OECD: second waves and double dips
- The first half saw the sharpest and broadest contraction in OECD economic activity since the Great Depression.
- After a rapid rebound in Q3, when lockdowns were eased, recovery has slackened off in the face of viral resurgences.
- Performance has differed considerably. In particular, the US has remained more resilient than Europe and Japan.
- The outlook is uncertain, but second dips seem likely in the face of new lockdowns and voluntary social distancing.
- A sustained and vibrant recovery must await better test, track, and trace systems, and a widely available vaccine.
- Bankruptcies, joblessness, inequalities, and poverty stand to increase sharply, and many aspirations will not be met.
- Real activity seems unlikely for the most part to re-attain pre-crisis (Q4 2019) levels for at least several years.
- OECD CPI inflation remained uncomfortably low at 1.3% in September, while oil prices have softened once again.
- Macro support will need to be sustained: with borrowing costs low the case is strong for boosting public investment.
US: is this the calm before the storm?
- The US has enjoyed a robust recovery, resilient to infection rates, electoral uncertainty, and a fiscal policy hiatus.
- Real GDP rose 7.4% q-o-q in Q3, business confidence and leading indicators are upbeat, the housing market strong.
- The labour market has also improved but, at 7.9%, joblessness is still at levels seen only in major recessions.
- The economy’s ability to weather a further surge in infections without a significant renewed slowdown is moot.
- The Fed is also cautious about the outlook, fearing an at best uneven pick-up, and calling for targeted fiscal support.
- PCE inflation has rebounded from its lows but remains well below target at 1.4% for the headline rate and 1.6% for core.
- The US trade balance has widened sharply since the spring; protection has done nothing to cut the deficit with China.
- Markets were more volatile ahead of the Presidential election, but financial conditions remain generally loose.
- The US is likely to remain an apprehensive, polarised, and angry nation, redolent of 1968, if not 1860.
Bottom line: a vigorous recovery so far, but setbacks beckon, along with further turbulence, both market and political.
Watch for: rising infection rates; slowdown; more political dyspepsia; social unrest; equity and dollar falls; a yield target.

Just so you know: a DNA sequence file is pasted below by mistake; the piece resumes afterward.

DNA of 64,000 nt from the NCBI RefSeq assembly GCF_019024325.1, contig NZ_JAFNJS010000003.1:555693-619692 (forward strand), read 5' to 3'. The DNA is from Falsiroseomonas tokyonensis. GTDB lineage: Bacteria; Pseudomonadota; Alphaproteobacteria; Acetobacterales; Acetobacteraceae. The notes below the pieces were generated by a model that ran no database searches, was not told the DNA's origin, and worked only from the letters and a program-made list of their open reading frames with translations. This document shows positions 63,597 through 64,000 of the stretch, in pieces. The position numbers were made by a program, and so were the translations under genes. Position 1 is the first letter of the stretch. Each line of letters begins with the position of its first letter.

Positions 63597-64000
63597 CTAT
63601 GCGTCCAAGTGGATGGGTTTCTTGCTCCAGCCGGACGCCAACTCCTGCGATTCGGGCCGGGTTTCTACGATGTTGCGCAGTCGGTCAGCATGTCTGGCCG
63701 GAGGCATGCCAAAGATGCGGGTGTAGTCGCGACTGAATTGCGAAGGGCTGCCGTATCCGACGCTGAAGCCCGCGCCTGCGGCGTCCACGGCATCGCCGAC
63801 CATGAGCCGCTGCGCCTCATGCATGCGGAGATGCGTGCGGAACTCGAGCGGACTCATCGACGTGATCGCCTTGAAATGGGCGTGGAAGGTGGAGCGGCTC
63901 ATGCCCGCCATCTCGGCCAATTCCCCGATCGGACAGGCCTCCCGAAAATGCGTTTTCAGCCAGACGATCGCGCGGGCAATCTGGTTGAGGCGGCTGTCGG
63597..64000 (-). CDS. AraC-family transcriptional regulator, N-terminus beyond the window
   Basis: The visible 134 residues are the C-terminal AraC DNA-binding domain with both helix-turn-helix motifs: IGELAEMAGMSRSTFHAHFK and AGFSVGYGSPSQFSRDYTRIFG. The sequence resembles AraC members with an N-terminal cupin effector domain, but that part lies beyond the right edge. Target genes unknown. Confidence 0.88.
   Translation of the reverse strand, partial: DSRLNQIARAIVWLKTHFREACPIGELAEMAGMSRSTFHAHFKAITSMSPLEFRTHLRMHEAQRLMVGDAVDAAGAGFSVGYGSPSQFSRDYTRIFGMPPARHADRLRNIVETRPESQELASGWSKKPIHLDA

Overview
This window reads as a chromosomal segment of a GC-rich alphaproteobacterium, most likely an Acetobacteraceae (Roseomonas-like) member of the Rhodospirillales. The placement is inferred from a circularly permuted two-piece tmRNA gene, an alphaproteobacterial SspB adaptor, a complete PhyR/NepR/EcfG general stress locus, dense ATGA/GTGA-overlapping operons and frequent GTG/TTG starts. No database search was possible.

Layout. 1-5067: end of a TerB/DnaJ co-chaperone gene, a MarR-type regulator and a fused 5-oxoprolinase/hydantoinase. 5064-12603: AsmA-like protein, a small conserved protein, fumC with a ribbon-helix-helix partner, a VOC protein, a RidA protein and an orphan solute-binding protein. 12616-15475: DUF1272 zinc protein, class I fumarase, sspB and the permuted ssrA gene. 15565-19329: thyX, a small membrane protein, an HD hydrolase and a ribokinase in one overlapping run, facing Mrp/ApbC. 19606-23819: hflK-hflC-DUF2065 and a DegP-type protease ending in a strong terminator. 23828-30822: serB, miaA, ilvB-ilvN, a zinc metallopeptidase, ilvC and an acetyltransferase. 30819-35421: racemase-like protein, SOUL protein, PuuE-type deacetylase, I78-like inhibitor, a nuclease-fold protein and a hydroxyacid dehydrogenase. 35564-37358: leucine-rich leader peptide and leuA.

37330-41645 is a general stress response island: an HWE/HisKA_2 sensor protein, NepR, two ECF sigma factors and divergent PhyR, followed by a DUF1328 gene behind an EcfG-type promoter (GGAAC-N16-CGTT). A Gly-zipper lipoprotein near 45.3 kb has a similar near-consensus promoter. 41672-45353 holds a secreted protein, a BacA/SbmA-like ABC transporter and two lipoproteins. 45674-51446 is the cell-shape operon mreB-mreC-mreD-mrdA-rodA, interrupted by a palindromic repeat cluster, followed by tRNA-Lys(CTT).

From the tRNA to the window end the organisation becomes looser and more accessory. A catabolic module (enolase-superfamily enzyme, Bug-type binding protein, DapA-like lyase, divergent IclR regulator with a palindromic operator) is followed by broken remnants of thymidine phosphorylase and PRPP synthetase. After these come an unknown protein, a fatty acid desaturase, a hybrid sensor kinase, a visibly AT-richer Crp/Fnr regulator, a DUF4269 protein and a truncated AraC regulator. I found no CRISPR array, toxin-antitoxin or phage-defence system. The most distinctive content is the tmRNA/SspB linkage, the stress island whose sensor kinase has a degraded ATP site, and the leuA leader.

Euro area: no time for faint hearts at the ECB
- GDP grew 12.7% in Q3, but activity has faltered since, with infection rates surging and lockdowns reimposed.
- Manufacturing-heavy economies are proving more resilient than those, like Spain, more reliant on services and tourism.
- Asymmetry in economic performance threatens to deepen longstanding divisions between north and south.
- Credit standards tightened sharply in Q3, and the expectation is for further restraint in the period ahead.
- Headline CPI inflation slumped to -0.3% y-o-y in August, with the core rate marginally positive at a record low 0.2%.
- Deflation, tight credit conditions, and recent euro strength suggest the ECB will further expand its APP in December.
- The suspension of budget rules has been extended, affording members continued scope for fiscal activism.
- The EU’s Recovery Plan (some 5.5% of GDP) is impressive, focussing on the investment shortfall and levelling-up.
UK: from annus horribilis to annus yet more horribilis
- Hopes for a vibrant and sustained recovery have foundered on a second viral wave, and associated lockdown.
- Q4 GDP is set to fall, and unemployment to rise towards 8%, despite an extension of the government’s furlough scheme.
- Borrowing has so far fallen short of expectations, but net debt exceeded 103% of GDP in H1, a post-1960 high.
- With a hard Brexit, which seems likely, the economy could struggle to grow much at all over the next year.
- Even after a limited rebound in Q3, both headline and core CPI inflation remain historically, and uncomfortably, low.
- The Bank of England has extended its asset purchases by a further £150bn and appears to retain an easier policy bias.
Asia and Emerging markets: Chinese exceptionalism
- Japan remains mired in a low growth, lowflation, quagmire. CPI inflation continued to run around zero in September
- China is enjoying a robust recovery, has reattained its precrisis GDP level, and is providing support to the rest of Asia.
- In contrast to China, economic outcomes have been weaker than expected in India, Argentina, Mexico, and South Africa.
- Poor governance and geopolitical issues have left Turkey in crisis. The Turkish lira has depreciated 25% since Q4 2019.
- Poverty and inequity stand to rise sharply: in the absence of more debt relief, a cascade of defaults is possible.
Charts of the month
Brainard. L., 2020. Achieving a broad-based and inclusive recovery. Federal Reserve. 21 September.
Delong. B., 2020. The economic incompetence of Republican Presidents. Project Syndicate. 29 October.
Eichengreen. B., 2020. Scotland needs a plan for a new currency if it wants independence. The Guardian. 13 October.
Galbraith. J.K., 1987. A history of economics. The past as present. Penguin
IMF., 2020a. World Economic Outlook. A long and difficult ascent. Washington. October.
IMF., 2020b. Fiscal Monitor. Policies for the recovery. Washington. October.
IMF., 2020c. Global Financial Stability Report. Bridge to recovery. Washington. October.
Rogoff. K., 2020. Interview. Project Syndicate. 27 October.
Vleighe. G., 2020. Assessing the health of the economy. Bank of England. 20 October.
Wolf. M., 2020. America’s global role is at stake. Financial Times. 26 October.
Wren-Lewis. S., 2020. Starve a kid to save a quid. Mainly Macro blog. 26 October.